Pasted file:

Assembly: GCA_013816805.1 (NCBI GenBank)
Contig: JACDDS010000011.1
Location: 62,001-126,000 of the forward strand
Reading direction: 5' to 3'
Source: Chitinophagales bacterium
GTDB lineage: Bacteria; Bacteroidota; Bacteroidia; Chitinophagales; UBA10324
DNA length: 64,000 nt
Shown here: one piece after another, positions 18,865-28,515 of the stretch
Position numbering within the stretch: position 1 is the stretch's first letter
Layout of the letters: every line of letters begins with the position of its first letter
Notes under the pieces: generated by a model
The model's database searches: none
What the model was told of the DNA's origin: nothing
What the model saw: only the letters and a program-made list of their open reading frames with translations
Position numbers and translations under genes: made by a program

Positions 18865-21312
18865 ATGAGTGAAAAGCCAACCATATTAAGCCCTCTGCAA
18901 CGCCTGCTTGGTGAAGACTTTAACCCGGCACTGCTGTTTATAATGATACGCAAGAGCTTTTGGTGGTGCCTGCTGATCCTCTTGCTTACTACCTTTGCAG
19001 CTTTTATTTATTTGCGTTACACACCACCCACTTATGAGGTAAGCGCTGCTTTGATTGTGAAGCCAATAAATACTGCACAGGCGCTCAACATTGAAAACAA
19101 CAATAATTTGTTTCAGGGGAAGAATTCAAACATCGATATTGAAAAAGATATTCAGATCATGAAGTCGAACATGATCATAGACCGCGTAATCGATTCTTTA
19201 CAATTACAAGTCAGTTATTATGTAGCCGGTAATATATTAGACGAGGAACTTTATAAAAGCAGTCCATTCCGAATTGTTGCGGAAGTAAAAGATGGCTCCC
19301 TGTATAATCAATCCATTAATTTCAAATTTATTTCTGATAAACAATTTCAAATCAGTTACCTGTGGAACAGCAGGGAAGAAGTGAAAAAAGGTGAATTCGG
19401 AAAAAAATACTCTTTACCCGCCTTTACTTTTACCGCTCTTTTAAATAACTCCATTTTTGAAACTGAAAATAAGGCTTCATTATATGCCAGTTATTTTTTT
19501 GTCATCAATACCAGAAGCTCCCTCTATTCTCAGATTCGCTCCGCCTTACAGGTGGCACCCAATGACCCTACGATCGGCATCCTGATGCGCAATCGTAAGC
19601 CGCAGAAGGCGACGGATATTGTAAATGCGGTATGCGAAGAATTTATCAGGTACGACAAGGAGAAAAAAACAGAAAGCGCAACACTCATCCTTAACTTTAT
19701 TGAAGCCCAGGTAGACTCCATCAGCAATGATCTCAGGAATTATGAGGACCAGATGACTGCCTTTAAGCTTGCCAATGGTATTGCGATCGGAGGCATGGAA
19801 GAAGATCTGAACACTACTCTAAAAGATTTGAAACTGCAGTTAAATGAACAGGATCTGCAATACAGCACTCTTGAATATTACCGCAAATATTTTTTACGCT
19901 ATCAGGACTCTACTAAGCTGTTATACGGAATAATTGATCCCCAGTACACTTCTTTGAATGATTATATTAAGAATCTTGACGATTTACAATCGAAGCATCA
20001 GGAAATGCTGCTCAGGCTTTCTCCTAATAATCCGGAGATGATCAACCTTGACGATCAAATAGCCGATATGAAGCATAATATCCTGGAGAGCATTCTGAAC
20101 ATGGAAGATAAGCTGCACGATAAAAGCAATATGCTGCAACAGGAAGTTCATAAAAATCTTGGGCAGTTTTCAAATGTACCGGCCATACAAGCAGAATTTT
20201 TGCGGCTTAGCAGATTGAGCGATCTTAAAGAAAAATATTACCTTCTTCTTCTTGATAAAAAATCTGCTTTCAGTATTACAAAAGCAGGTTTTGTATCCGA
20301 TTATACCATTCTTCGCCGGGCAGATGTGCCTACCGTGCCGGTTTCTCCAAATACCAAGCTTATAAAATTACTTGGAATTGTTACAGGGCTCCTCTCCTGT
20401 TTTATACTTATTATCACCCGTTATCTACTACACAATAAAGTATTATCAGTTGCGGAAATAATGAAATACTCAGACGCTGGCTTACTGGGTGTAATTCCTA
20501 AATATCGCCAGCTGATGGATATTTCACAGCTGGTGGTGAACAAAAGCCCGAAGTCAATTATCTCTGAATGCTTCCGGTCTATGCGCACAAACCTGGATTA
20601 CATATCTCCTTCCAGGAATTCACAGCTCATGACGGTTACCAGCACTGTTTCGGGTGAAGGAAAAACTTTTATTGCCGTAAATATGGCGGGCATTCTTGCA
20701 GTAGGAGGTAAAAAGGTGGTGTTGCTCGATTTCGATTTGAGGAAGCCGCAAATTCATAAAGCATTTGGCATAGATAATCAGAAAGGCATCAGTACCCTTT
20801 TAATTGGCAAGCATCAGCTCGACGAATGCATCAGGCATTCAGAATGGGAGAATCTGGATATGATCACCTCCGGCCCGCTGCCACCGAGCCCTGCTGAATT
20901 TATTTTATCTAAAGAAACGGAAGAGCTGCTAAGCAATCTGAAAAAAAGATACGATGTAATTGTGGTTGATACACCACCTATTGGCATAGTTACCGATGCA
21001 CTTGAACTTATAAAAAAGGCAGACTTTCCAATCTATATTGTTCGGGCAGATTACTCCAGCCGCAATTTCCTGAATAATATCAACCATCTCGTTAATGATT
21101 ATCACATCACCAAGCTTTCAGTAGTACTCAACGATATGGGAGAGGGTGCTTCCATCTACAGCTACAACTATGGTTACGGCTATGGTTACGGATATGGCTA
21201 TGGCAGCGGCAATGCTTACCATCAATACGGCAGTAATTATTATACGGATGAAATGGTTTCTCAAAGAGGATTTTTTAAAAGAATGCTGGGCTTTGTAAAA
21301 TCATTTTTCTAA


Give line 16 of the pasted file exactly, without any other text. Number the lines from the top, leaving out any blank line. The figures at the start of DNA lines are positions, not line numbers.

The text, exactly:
Positions 18865-21312